Triple-negative breast cancer is considered one of the most difficult to treat breast cancers, with few treatment options, but finally a breakthrough study shows progress by extending patient survival.
Combining an immune checkpoint inhibitor and a tyrosine kinase inhibitor (TKI) significantly improved progression-free survival (PFS) in treatment-naïve patients with advanced renal-cell carcinoma (RCC) compared with a TKI alone.
The combination of immunotherapy with nivolumab (Opdivo) and ipilimumab (Yervoy) may soon represent a new first-line treatment option in patients with early-stage metastatic colorectal cancer (CRC) associated with microsatellite instability-high (MSI-H) or mismatch repair-deficient (dMMR) tumors.
Learning how to activate and harness the immune system—the body’s built-in defense against disease—has brought the field of oncology to the cusp of a cure for at least some, if not many, types of cancer, according to an international authority in immuno-oncology.
The CAR product “is essentially an autologous T-cell, which is transduced using a lentiviral encoding vector for a CAR, which is specific to human BCMA,” said Dr Raje. The co-stimulatory domain that includes 4-1BB is believed to be associated with durable CAR T-cell persistence compared with the CD28 co-stimulatory domain.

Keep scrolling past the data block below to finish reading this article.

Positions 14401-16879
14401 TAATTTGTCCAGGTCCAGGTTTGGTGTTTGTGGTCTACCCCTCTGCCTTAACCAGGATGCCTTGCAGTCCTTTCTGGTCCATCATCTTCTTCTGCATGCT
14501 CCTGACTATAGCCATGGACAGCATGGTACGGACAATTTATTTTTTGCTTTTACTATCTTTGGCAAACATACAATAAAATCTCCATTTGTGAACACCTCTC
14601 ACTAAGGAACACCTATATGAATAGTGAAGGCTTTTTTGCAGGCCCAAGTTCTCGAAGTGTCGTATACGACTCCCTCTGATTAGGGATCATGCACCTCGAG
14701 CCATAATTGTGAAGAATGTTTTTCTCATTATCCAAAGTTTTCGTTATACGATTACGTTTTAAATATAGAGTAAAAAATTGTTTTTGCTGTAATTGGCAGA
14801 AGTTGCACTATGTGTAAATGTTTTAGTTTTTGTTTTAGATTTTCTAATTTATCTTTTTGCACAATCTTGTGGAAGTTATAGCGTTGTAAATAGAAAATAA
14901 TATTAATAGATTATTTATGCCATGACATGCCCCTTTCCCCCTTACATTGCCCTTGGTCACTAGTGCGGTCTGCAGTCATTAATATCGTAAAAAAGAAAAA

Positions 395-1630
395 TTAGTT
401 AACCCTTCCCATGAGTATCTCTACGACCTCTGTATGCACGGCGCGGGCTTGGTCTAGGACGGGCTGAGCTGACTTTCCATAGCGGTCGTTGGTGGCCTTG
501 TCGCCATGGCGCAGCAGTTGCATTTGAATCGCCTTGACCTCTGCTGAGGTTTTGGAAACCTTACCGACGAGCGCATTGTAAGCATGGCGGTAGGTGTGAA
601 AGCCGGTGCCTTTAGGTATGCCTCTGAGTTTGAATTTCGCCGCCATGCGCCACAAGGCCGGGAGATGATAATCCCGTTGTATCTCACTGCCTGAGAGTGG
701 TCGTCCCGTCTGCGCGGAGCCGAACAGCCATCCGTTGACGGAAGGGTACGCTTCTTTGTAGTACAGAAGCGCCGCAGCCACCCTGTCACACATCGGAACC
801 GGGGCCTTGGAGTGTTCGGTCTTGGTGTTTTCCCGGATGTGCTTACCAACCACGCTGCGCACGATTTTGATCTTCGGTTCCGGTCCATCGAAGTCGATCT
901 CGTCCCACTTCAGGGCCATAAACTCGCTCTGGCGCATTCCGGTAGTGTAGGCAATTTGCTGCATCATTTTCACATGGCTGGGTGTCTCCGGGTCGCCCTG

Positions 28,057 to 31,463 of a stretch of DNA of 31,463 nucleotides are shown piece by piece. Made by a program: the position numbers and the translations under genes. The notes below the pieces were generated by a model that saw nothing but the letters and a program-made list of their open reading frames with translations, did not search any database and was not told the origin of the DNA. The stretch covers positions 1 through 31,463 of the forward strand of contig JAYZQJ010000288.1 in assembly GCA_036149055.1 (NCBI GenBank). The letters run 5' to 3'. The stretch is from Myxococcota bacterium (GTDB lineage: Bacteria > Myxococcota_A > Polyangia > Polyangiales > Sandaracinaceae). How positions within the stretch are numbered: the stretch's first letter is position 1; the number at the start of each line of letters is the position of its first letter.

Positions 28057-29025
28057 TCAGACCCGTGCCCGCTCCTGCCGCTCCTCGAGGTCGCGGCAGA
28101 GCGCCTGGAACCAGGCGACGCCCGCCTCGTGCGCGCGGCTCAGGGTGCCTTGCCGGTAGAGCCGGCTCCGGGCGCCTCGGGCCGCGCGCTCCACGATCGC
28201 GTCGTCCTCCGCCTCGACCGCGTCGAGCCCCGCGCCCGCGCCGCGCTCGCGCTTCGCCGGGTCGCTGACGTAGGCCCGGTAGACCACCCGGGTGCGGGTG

The combination cohort consisted of 119 patients who received nivolumab 3 mg/kg plus ipilimumab 1 mg/kg every 3 weeks for 4 doses followed by nivolumab 3 mg/kg every 2 weeks. The median follow-up was 13.4 months.
“We find that T-cells with highly activated glycolysis pathways ended up performing worse when we tried to make them into CAR T-Cells. Substituting and supplementing heavily with fatty acids did seem to improve this a little,” said David M. Barrett, MD, PhD, at the 2018 American Association for Cancer Research annual meeting.
The FDA granted accelerated approval to nivolumab based on a notable clinical benefit in a subset of patients who progressed after receiving the standard first-line chemotherapy with fluoropyrimidine, oxaliplatin, and irinotecan.